Officials say 1 million to 2 million visitors expected for inauguration
Smaller number is based on fewer requests for tour bus permits.
Between 1 million and 2 million people are expected to flood the city for President-elect Obama's inauguration Tuesday, less than half the original estimated number, organizers said Friday. That figure is based partly on a lower-than-expected number of requests for tour bus permits.
The city initially thought more than 10,000 tour buses would ask for space, but officials have fewer than half that number of requests.
The announcement came at a news conference hosted by Sen. Dianne Feinstein, D-Calif., who is in charge of organizing inaugural events at the Capitol. She said her committee is spending $1.2 million on the swearing-in ceremony and the inaugural luncheon held immediately afterward.
The Architect of the Capitol has a $3.5 million budget for the infrastructure, including the platform, chairs and other structures.
Feinstein said her office received more than 60,000 requests for tickets to the swearing-in ceremony; each Senate office received only 300. Each House member received just 200.
Some tickets were reserved for special requests, officials said, and Del. Eleanor Holmes Norton, D-D.C., received an additional 600 to help her meet requests from district residents. Feinstein said anyone receiving tickets from her office will have to sign a pledge not to sell them. Earlier this week, the Senate passed a bill prohibiting the sale and counterfeiting of inaugural tickets.
The ceremony is planned to the minute. Feinstein has exactly four minutes for her opening remarks and one minute to introduce evangelical minister Rick Warren, who will give the invocation. Warren's selection sparked an outcry by gay-rights organizations. "All my introductions are very formal," Feinstein said of introducing Warren. "I respect the president's choice." If Obama sticks to the schedule, his inaugural address will be exactly 20 minutes long, and he will leave the platform at 12:31 p.m.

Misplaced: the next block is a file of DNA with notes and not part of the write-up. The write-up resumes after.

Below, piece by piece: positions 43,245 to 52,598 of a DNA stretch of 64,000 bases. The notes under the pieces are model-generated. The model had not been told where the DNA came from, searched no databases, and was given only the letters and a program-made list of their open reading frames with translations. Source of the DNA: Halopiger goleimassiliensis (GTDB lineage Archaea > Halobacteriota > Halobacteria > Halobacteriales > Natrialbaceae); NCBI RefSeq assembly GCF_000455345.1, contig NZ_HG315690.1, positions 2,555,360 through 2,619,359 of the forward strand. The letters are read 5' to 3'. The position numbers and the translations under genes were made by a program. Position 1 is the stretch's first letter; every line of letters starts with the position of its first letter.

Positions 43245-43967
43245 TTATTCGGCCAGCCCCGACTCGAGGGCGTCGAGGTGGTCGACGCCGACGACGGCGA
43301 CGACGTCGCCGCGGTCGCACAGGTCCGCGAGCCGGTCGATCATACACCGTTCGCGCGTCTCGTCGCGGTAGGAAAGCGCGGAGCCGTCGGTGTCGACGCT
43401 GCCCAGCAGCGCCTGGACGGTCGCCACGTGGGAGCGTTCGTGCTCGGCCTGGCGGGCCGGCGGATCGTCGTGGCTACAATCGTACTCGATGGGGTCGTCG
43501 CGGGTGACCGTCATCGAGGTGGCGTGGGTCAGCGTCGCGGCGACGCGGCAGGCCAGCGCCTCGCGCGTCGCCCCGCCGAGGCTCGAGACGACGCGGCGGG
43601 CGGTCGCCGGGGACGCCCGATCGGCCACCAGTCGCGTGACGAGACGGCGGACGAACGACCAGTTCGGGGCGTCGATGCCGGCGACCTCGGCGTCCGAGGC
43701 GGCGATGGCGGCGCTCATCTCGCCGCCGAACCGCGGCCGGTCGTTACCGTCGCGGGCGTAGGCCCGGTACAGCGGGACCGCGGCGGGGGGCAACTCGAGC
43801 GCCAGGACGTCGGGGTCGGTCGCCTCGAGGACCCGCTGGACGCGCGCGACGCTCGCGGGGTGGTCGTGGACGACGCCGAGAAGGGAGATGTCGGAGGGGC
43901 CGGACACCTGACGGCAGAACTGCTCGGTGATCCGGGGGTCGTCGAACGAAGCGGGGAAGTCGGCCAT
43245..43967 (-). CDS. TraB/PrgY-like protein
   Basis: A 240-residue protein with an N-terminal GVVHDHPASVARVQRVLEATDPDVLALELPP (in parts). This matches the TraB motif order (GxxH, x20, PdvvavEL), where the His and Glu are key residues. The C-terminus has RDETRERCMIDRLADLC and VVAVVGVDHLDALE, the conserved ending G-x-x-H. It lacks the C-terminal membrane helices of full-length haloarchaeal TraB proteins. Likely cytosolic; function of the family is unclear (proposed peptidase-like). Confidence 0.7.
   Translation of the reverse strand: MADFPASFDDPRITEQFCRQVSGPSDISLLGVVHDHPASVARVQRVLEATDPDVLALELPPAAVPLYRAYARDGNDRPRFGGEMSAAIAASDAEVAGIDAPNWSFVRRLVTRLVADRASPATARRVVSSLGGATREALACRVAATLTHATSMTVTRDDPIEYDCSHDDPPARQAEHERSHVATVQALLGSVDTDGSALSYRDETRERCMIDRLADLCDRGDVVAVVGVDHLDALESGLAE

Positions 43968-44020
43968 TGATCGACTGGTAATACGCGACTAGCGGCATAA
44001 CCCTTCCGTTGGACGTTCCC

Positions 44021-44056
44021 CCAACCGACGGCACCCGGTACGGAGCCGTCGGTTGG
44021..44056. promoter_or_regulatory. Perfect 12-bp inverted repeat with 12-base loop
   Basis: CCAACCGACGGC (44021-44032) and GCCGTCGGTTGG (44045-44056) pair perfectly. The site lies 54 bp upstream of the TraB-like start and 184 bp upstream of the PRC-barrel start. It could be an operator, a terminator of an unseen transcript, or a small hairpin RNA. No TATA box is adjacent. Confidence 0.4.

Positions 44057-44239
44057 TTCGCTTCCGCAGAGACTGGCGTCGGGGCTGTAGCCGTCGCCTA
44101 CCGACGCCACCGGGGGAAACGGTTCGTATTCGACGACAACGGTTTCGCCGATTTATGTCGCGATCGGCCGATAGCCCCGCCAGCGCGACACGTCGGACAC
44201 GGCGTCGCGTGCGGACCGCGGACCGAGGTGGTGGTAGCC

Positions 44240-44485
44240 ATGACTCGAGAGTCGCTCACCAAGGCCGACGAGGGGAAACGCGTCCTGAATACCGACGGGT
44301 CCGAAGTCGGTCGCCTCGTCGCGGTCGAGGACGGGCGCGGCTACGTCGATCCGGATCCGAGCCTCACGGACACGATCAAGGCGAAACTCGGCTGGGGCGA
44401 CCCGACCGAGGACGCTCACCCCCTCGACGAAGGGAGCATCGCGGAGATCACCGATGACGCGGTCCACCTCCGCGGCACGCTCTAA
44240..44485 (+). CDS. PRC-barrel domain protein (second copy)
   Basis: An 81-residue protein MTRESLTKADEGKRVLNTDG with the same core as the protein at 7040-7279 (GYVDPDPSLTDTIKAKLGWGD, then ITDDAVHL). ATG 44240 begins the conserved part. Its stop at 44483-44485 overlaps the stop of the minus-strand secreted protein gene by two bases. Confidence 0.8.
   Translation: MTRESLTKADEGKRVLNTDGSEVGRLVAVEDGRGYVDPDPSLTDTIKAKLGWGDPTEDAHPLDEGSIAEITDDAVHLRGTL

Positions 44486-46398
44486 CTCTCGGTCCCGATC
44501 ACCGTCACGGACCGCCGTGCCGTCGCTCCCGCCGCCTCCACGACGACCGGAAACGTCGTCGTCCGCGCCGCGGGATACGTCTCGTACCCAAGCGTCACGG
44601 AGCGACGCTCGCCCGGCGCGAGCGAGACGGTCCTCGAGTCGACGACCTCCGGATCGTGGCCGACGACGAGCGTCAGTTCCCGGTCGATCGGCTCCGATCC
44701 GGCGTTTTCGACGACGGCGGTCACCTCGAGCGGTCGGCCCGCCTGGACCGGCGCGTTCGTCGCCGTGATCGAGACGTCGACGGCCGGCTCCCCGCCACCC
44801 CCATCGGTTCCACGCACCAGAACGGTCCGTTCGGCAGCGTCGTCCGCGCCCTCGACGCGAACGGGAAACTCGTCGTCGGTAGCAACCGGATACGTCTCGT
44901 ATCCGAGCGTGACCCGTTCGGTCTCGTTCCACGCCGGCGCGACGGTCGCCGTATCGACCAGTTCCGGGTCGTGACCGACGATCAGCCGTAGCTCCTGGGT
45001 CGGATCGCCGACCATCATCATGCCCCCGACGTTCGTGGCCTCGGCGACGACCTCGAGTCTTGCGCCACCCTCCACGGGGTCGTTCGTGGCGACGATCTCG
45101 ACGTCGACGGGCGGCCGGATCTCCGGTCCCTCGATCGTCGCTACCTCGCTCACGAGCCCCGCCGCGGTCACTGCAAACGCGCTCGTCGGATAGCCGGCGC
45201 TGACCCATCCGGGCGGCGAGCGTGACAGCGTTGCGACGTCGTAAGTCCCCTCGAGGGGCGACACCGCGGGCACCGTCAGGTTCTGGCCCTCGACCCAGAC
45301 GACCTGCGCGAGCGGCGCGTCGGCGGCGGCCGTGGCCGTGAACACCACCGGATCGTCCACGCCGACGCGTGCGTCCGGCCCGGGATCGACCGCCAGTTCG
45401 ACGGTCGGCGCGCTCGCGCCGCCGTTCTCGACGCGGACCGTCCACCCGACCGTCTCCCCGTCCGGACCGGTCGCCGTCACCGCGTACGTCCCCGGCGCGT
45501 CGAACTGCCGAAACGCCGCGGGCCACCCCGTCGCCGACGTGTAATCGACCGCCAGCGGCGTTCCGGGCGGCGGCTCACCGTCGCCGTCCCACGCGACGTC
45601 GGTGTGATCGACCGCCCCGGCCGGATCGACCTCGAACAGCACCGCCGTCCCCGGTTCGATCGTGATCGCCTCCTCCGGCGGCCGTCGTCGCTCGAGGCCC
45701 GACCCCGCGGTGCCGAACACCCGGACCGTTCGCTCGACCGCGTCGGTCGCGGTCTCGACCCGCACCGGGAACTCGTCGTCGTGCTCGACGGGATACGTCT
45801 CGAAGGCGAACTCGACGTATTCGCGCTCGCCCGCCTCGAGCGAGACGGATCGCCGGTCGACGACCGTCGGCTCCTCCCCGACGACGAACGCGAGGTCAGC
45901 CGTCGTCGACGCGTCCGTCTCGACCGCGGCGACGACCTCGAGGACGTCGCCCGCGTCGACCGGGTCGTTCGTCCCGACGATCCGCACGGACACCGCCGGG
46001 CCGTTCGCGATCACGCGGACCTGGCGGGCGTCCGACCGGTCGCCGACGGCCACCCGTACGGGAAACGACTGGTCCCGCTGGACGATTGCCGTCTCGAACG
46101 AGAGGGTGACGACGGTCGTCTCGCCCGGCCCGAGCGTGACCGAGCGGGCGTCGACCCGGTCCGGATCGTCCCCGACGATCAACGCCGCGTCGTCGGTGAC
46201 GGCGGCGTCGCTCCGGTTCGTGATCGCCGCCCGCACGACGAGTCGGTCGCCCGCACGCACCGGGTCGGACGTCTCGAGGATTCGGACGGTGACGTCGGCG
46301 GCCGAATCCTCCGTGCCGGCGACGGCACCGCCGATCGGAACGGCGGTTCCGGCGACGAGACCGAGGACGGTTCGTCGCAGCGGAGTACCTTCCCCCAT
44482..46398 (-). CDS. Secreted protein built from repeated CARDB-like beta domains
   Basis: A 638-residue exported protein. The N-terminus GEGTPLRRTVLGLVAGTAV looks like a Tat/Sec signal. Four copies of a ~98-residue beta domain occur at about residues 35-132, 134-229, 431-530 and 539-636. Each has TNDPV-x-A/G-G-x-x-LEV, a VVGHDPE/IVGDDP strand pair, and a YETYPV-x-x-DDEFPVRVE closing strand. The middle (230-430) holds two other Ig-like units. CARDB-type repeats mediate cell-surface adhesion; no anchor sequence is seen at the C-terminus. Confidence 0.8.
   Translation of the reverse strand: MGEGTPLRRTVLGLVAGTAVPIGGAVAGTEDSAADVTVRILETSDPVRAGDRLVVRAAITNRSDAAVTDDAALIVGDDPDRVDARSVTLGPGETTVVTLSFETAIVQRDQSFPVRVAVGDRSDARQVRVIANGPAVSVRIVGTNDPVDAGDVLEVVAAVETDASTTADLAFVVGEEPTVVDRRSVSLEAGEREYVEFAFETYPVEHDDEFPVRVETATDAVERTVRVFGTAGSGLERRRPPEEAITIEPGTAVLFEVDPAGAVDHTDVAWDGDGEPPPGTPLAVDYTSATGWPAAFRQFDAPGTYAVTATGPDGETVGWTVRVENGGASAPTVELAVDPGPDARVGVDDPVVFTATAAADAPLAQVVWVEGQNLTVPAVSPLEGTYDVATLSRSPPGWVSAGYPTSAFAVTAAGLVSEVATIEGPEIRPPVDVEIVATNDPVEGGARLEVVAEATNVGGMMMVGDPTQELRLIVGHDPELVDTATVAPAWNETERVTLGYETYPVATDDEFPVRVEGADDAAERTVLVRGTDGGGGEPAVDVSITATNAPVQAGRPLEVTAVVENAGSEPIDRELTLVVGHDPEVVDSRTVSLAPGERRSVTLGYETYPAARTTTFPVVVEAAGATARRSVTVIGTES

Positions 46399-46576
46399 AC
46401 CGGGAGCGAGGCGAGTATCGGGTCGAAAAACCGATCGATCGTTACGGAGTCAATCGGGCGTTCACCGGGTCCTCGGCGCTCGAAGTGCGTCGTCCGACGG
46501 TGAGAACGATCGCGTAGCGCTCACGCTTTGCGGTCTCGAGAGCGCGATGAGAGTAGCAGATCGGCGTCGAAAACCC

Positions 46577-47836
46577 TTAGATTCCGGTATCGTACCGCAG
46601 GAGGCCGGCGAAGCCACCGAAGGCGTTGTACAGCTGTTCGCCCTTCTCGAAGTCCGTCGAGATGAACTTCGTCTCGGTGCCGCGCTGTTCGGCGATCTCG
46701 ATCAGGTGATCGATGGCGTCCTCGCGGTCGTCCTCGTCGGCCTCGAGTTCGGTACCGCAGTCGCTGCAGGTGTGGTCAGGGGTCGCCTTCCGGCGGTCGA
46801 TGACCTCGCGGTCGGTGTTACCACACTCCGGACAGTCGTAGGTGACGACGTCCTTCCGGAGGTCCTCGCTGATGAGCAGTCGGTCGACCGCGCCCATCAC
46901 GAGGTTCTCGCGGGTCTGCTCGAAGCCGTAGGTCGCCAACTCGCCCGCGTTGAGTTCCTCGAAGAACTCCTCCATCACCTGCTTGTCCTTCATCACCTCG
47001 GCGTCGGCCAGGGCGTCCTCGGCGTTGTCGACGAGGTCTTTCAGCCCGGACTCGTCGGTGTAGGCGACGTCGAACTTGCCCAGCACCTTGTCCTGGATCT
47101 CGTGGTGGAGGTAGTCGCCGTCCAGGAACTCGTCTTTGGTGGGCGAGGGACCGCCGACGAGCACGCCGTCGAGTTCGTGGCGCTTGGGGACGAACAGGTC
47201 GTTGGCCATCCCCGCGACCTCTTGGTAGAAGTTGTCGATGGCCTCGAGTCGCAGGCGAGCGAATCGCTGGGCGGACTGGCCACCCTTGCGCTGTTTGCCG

Concerns about cold weather have officials preparing a plan to move the ceremony to the Capitol's Statuary Hall, the original House chamber inside the Capitol. In 1985, then-President Ronald Reagan made the call to be sworn in inside due to the cold.
Feinstein said Obama would be reluctant to move the ceremony indoors, in part because the assembled crowd would be shut out. "The president-elect really expects it to be outside," Feinstein said.
After the ceremony, the customary inaugural luncheon will be held in Statuary Hall. Feinstein said organizing the lunch is difficult because of limited space, adding that the guest list was determined by "pure protocol" and historical precedent. The exception, she said, was the invitation for D.C. Mayor Adrian Fenty, who wanted to attend even though the city's mayor had never been invited before.